Thursday, May 28, 2009

Shrinking Economy: What can we do about it?

The national economy is said to have shrunk by 6.2% in the first quarter of 2009. The manufacturing sector went down by 17.6%. export oriented industries by 23.1%. electrical and electronic products by 41.4%, and domestic oriented industries by 15.9%. We, however. still have a healthy trade surplus of RM32.7 billion since export continues to exceed import.

What is immediately reflected by the statistics is that our manufacturing sector is cutting down production due to decreasing demand from oversea and locally. This is as a result of the economic recession or downturn ( some say 'crisis'}, effecting the what is usually known as the affluent countries. The developing economies cannot but suffer as well from their constipation.

So what can we do? Tighten our belts and hope for the best? The PM seems to say that whether the negative growth of -1% to
-4% in the second, third and fourth quarter of 2009 can be arrested or not, depends on the recovery made by the richer countries. Our richer trading partners wil, of course,l do everything to protect their own trade and industries by reducing import.

We must, therefore, look at all possible ways of revving up our internal economic engine. If the public have more money to spend and prices of consumer goods are reduced, domestic trade and business will certainly gain greater momentum, driving our economy into higher gear. Demand for consumer goods will rise and the factories ( at least the domestic oriented ones) will roar into full capacity again. This is indeed a good opportunity for our industries to examine their cost of production, improve the quality of their products to match the goods that are imported . and offer them at lower prices. Government can look at all possible ways to stimulate local business and industries, providing incentives and tax reduction to let the engine of growth within the country go into top gear.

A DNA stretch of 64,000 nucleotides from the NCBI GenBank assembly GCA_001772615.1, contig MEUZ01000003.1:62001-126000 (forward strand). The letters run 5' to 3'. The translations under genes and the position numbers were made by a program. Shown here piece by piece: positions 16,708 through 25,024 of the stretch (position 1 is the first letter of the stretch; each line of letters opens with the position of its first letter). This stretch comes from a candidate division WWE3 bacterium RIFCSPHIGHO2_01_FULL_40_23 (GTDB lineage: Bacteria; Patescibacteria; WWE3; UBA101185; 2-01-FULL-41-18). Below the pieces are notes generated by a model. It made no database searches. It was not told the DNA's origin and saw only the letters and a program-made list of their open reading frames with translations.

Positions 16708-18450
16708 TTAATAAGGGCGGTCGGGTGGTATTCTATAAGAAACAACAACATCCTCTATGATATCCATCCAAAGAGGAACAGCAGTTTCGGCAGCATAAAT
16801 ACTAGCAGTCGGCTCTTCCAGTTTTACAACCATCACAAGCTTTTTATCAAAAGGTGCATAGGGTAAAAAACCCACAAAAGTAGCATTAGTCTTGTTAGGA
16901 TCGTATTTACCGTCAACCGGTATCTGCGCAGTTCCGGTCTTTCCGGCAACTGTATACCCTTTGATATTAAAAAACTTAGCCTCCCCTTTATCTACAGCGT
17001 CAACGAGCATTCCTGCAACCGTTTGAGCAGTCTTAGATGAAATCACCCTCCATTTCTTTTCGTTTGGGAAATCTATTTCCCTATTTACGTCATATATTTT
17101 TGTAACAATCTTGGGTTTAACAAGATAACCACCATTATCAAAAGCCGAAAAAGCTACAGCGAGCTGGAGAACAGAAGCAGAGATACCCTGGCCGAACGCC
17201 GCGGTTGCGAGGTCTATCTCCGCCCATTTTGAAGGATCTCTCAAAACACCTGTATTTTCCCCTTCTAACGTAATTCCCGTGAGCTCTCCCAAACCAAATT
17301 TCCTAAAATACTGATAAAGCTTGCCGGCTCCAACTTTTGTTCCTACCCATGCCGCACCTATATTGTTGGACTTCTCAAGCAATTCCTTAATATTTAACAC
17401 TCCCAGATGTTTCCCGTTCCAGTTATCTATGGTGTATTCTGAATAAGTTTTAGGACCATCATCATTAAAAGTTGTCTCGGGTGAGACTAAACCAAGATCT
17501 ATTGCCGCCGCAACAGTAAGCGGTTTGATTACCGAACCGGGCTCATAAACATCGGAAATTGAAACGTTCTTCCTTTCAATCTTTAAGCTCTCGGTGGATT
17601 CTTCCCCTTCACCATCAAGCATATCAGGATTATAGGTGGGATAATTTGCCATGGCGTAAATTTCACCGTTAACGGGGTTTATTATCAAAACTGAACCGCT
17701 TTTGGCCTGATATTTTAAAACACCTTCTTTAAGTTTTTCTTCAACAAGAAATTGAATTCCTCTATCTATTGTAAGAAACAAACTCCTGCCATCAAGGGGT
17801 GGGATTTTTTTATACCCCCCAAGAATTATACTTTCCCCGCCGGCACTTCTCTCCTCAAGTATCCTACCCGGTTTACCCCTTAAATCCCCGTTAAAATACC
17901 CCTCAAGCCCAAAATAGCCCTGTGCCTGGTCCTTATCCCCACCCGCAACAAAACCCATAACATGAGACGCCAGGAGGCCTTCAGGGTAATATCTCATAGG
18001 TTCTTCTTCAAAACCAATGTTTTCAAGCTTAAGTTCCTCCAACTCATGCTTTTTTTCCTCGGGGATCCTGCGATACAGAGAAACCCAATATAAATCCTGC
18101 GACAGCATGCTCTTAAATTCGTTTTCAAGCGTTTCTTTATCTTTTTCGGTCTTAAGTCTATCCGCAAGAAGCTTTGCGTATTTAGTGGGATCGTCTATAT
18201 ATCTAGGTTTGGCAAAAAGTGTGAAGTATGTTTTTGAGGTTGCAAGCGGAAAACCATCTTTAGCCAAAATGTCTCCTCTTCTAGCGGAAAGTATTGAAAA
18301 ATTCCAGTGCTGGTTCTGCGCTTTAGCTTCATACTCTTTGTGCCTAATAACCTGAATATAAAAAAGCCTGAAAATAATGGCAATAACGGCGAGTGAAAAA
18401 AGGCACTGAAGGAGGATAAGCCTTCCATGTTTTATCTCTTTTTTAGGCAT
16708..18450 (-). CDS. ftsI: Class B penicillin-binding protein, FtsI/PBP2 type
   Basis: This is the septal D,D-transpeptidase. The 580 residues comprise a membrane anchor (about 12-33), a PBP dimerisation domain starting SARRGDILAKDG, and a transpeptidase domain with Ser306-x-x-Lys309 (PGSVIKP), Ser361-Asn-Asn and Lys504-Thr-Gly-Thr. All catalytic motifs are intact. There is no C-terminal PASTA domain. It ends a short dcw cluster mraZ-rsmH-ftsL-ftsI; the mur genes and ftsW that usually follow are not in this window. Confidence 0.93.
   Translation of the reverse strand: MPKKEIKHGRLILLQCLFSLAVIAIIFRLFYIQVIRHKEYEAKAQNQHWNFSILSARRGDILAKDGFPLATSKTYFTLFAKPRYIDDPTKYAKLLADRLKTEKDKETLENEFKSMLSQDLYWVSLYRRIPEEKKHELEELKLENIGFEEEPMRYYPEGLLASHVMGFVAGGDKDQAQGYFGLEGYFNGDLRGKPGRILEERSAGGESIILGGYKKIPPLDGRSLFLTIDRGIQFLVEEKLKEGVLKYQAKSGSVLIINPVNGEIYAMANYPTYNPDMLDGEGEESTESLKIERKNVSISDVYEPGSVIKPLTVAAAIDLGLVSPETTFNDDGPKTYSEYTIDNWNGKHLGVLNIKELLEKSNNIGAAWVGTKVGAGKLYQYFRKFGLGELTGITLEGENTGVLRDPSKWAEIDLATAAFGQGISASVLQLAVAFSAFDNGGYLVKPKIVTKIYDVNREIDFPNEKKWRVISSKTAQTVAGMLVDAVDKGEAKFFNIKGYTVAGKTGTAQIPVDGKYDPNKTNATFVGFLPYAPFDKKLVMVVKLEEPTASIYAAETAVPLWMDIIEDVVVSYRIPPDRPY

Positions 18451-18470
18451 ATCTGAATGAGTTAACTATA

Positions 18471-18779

This will certainly reduce the recession virus from 'eating up' our internal economy.

Allow industries providing goods for domestic consumption to cut down production, allow costs to escalate (inflation), and let more people become jobless, and we will have a real economic crisis on hand. Put more money in peoples' pocket, have more and cheaper goods on the shelves, and reduce the cost of services due to excessive mark-ups, and the economy will remain healthy. In simple terms, let people be able to buy more with the money that they have in this country and everyone will be happy. Don't shrink the value of the ringgit through ecessive taxation and allowing the prices of goods and services to go sky high.

Now, let the economists think of how those things can be done.

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